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I have a C++ dll that has a function that returns a c string and I have a C# program that calls this function and returns the data to a C# string. Here's what I mean

__declspec(dllexport) const char* function (const char* str) {
        std::string stdString( str );
        std::cout << stdString.c_str() << std::endl; // this prints fine, no data loss
        return stdString.c_str();
}

And here's the C# code

  [DllImport("MyDLL.dll")]
  public static extern string function(string data);

  string blah = function("blah");
  Console.WriteLine(blah); // doesn't print anything... 

When I look into the locals it says variable 'blah' is equal to "".

What happened to the data?

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2  
It got destroyed together with stdString. –  Petr Budnik Dec 7 '11 at 2:02
    
C#'s string is not equivalent to const char*. –  Seth Carnegie Dec 7 '11 at 2:02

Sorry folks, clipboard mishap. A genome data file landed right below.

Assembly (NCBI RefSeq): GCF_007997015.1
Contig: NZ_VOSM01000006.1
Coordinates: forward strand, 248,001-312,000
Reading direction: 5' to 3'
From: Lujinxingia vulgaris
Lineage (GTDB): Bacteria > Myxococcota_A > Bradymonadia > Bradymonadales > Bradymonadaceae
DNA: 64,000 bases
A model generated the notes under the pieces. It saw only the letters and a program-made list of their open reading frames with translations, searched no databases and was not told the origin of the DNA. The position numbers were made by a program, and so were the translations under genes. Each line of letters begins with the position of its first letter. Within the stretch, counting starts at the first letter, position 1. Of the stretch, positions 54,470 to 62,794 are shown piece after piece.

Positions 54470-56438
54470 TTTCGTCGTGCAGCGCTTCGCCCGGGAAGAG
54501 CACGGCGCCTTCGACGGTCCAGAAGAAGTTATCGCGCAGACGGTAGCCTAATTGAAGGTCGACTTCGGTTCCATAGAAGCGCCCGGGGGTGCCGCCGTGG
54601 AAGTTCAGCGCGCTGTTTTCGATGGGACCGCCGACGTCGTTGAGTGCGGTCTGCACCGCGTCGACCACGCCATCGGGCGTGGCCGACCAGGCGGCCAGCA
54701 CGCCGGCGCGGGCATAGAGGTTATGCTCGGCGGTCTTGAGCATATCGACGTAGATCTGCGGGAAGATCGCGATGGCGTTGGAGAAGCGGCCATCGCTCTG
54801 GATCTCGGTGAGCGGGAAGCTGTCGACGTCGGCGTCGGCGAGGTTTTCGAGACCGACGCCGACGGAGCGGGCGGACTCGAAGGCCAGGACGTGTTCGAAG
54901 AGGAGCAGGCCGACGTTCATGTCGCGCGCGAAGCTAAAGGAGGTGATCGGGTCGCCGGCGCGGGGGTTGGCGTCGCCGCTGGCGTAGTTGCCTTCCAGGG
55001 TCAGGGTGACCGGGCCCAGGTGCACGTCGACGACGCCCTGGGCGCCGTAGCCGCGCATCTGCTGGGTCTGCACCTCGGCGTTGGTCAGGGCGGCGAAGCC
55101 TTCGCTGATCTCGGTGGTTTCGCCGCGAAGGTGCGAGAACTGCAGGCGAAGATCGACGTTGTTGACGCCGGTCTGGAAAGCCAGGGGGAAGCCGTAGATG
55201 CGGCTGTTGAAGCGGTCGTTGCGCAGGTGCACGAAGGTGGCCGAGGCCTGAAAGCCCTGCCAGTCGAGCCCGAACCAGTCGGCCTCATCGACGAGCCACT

What would I use to return to a C# string? –  Troy Spradling Dec 7 '11 at 2:02

1 Answer 1

up vote 4 down vote accepted

Your C++ code is broken. You are returning a pointer to a local variable. It no longer exists after the function returns. This tends to work by accident in a C++ program but is strong Undefined Behavior. It cannot possibly work in an interop scenario, the pinvoke marshaler's use of the stack will overwrite the string.

A declaration that could work:

 void function (const char* str, char* output, size_t outputLength)

Use a StringBuilder in the [DllImport] declaration for the output argument and pass an initialized one with sufficient Capacity.

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How do I convert my std::string values to char* values? –  Troy Spradling Dec 7 '11 at 13:55
    
You already did in your original snippet. But you have to copy the string to output. Use strcpy_s(). –  Hans Passant Dec 7 '11 at 14:10

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